elephant journal is proud to be the official new media partner with LOHAS Forum. Click here for our ongoing LOHAS coverage, and be sure to follow our live coverage on Twitter. [Our editor Waylon Lewis is honored to serve on two panels during this event.]


elephant journal:  Tell me about your experience with LOHAS.

Marc Barasch:  I’ve been around since almost the beginning.  New age business had been bifurcated, and suddenly people were beginning to figure out how to put their spiritual ideas into business.  It started with good ol’ tofu companies, small granola businesses just beginning to advertise and act like real businesses.

elej: How have you seen it change over the years?

MB: It’s been a mixed blessing. You lose some of the authenticity of the core intent as companies sell to larger conglomerates.  It’s wonderful thatit propagates the meme and distributes the products at a scale that a small company never could have done.  There are tremendous benefits to that.  But from my somewhat outside observation, you also lose some of the integrity. For example, if you look at Ben and Jerry’s, when they were acquired by Unilever, I believe they intended to keep a very progressive business model, including a fixed ratio of how much top executives were paid. However, that model was not kept.

So the LOHAS community needs to ask:  how can LOHAS not replicate some of the disparities and discontinuities of the prevailing system that are collectively driving us off a cliff?  I think it’s time for companies to not just look at the sustainability and humanity of their organizational development, not just as a CSR add-on or a laudable afterthought, but something that’s included in the raison d’être of the company itself?  I think that’s the question that we need to be asking. What does the company do?  What is the product?  How can we ensure that it’s not increasing consumerism?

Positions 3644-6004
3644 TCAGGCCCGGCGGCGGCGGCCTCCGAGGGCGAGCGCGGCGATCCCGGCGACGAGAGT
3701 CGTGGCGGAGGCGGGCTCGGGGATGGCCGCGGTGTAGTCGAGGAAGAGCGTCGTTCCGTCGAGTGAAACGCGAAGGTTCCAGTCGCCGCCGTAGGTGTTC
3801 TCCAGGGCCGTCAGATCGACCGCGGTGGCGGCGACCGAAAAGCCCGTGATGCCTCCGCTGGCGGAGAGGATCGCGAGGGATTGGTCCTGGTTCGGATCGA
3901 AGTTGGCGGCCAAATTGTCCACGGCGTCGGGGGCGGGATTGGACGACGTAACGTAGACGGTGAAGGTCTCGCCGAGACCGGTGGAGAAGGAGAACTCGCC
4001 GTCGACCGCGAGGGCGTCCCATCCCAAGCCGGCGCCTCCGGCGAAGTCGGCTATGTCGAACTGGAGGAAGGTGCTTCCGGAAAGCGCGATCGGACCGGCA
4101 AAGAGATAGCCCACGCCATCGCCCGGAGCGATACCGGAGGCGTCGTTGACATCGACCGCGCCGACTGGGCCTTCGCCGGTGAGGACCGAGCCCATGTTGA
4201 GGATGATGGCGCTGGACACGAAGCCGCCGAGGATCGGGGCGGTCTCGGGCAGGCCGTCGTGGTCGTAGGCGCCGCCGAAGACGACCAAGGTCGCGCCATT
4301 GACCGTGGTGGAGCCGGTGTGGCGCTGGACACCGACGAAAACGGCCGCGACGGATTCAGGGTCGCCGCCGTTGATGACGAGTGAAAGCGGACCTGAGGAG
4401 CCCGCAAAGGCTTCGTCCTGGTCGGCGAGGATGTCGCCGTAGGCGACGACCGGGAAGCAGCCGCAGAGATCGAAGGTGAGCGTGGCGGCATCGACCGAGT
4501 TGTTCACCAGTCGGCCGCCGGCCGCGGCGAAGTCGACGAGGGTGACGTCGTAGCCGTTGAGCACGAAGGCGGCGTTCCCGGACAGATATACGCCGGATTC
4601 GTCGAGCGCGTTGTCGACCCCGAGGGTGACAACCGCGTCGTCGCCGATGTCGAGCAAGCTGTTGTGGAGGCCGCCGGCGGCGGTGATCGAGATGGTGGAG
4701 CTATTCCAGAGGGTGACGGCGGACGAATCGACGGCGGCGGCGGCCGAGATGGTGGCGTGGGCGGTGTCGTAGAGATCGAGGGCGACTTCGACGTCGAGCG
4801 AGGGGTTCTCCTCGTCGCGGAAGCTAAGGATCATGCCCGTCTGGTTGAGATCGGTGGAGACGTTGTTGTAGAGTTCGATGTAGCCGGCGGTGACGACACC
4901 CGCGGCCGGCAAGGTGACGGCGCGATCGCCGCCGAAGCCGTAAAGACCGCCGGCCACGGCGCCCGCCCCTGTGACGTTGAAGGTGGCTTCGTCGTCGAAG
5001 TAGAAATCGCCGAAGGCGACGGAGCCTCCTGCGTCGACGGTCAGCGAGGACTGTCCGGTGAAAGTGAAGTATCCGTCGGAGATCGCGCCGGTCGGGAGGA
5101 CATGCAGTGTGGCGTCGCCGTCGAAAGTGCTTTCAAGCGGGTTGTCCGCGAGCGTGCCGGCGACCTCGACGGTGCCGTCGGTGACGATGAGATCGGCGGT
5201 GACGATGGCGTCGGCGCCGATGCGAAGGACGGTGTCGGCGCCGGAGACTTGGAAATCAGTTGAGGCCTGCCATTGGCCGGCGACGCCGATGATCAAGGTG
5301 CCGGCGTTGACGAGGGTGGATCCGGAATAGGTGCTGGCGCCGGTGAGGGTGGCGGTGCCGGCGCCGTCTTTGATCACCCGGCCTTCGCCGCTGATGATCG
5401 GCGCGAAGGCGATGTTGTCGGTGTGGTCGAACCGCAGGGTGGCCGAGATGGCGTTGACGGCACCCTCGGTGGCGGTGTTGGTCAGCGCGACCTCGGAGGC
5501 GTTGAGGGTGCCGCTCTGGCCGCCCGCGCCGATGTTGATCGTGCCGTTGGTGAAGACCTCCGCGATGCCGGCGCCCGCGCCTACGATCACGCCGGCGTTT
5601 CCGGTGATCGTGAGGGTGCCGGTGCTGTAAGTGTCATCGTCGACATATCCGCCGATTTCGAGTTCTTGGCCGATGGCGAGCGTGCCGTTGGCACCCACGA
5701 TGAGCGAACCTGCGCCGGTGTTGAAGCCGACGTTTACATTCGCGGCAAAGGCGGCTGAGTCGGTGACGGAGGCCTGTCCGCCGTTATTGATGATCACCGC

How does this push forward a new emergent model, without pushing forward the parameters of a dysfunctional system?  How does it value and push forward what needs to be done in the world?  And quickly?  We need to step out of the matrix and look at this from some zero point and reverse engineer it.  What does the world need, and how do these entities—businesses and corporations—directly serve that need?

In an era where money is de-realized into nothing but bits and bites, a fictive system based on number magic, the priests of the numerate have always worked abstract magic on the masses, and become the elite through magical hand gestures—in this case, tapping on keyboards.

I’m very personally interested in complementary currencies.  Look at Switzerland, for example.  One reason that they’ve been so stable economically is not just because they are neutral, but because they have some very sophisticated complementary currencies to meet social needs, as well.

elej: What do you think we need now?

MB: I think it’s time for radical experimentation, we need hybrid or fusion companies, with nonprofits using the profit system and businesses founded with a social mission first, such as Patagonia.

How do we take on the really large social mission of true transformation, and not just nibble around the edges of real change?  I think that’s not just grandiosity.  It’s necessity.

How do we model as organizations that meet emergent civilization?

elej:  How are you modeling an organization that meets the emergent civilization?